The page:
In one example embodiment, a first shock lead is coupled to at least one shock electrode which is adapted to be disposed around a coronary sinus regions of a heart 120. A second shock lead is coupled to multiple sensing/pacing/shock electrodes adapted to be disposed around the right atrium of the heart 120. A third shock lead is coupled to at least one pacing/shock electrode adapted to be disposed around the superior vena cava region of the heart 120. Therapy circuit 220 is coupled to the first electrode to deliver a high energy shock therapy to the coronary sinus region. Further, the therapy circuit 220 is coupled to the second and third electrodes to deliver low/high energy therapy to the right atrium and superior vena cava regions of the heart 120, respectively.

Therapy circuit 220 delivers high energy therapy to the coronary sinus region using the first lead if the lead electrode impedance is greater than the predetermined value. If the disposed shock lead in the coronary sinus region becomes dislodged and comes in contact with at least one of the other disposed electrodes in the right atrium or superior vena cava regions, the measured lead electrode impedance will be less than or equal to a predetermined value and delivery of shock therapy will be prevented. Delivery is prevented to maintain integrity of the therapy circuit 220 and to further ensure patient safety. Also in this embodiment, therapy circuit 220 delivers low/high energy therapy to the right atrial and superior vena cava regions based on the outcome of the impedance measurements. It can also be envisioned that the shock leads can be disposed in the ventricular region of the heart 120.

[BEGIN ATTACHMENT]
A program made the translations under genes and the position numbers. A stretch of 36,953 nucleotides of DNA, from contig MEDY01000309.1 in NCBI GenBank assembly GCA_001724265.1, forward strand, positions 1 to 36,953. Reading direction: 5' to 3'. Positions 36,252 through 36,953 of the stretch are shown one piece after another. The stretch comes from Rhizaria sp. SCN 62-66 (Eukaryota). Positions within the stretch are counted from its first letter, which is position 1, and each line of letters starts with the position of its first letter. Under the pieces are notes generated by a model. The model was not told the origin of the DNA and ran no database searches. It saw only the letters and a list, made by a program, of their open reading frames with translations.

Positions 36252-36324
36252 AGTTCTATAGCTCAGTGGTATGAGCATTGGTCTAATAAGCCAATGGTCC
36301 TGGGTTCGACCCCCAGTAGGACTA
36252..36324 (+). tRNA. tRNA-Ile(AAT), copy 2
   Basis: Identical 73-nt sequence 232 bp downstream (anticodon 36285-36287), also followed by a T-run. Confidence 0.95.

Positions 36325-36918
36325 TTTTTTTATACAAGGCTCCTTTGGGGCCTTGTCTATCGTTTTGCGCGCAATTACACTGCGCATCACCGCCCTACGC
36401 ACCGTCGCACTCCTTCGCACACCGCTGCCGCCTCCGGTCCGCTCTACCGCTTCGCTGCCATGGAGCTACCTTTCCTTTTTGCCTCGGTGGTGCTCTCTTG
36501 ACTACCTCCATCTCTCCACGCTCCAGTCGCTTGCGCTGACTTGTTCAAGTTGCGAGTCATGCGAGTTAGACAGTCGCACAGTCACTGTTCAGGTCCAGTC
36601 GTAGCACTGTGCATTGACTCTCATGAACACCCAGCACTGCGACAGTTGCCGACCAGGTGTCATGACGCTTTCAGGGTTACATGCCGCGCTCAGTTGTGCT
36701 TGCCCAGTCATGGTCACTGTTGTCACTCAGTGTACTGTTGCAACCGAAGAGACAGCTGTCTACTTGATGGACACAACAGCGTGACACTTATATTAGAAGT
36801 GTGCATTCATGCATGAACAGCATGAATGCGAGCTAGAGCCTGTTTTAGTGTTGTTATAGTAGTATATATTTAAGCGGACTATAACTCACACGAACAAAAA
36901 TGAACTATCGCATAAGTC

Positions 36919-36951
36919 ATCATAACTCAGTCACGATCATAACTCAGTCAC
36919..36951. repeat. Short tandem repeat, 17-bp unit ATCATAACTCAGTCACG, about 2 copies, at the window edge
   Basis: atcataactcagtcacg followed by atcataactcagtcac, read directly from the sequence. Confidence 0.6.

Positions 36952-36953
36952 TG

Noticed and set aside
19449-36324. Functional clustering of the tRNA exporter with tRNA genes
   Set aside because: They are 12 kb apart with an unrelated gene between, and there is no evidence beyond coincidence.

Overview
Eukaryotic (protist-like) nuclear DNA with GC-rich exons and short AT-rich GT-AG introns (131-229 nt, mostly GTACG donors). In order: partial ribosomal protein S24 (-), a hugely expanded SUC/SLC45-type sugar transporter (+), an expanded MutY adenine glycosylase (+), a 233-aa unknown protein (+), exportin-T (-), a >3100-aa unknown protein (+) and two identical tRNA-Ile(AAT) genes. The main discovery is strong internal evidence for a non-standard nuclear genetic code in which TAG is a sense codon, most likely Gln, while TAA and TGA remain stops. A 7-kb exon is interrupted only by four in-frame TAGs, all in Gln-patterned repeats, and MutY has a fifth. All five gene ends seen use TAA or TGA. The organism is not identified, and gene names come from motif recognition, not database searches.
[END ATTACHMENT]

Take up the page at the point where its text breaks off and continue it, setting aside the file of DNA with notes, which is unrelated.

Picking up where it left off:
FIG. 3 is a flowchart illustrating one embodiment of a method 300 of delivering shock therapy based on the result of a lead electrode impedance measurement. At step 310, sensing leads disposed in the atrium detect that shock therapy is to be delivered. At step 320, shock lead electrode impedance is measured between each of all possible pairs of electrodes that include the shock electrode that is to be used to deliver the shock therapy. In some embodiments, shock leads includes electrodes such as pacing and sensing electrodes. In some embodiments, electrodes are disposed around multiple selected cardiac regions that include the coronary sinus region, ventricular region, the superior vena cava region, and the conductive housing covering a part of the implantable PG 105.

At step 330, therapy circuit 220 is charged. When the charging is completed, if a shorted lead fault 340 is not indicated and a lead electrode impedance measurement was made 350, at step 360 each of the measured shock lead electrode impedances is compared to a predetermined shock lead electrode impedance value. If the lead electrode impedance is greater than the predetermined value, at step 370 the shock therapy continues. In one embodiment, the predetermined shock lead electrode impedance value is approximately 20 ohms.

If the charging 330 is completed, a shorted lead fault 340 is not indicated, and a lead electrode impedance measurement was not made 350 or not completed, at step 370 the shock therapy continues.

If the charging 330 is completed, and either a shorted lead fault 340 is indicated, or a lead electrode impedance measurement was made 350 and the measured lead electrode impedance is less than or equal to a predetermined shock lead electrode impedance value 360, then a shorted lead fault is set to a fault state at step 375, the delivery of shock therapy is aborted at step 380, but the arrhythmia therapy is continued as if the shock therapy was delivered 385. In some embodiments the event of an aborted shock therapy delivery is logged as having occurred. After a predetermined number of logged events, no further deliveries of shock therapy are allowed. In one embodiment, the number of logged events is 6.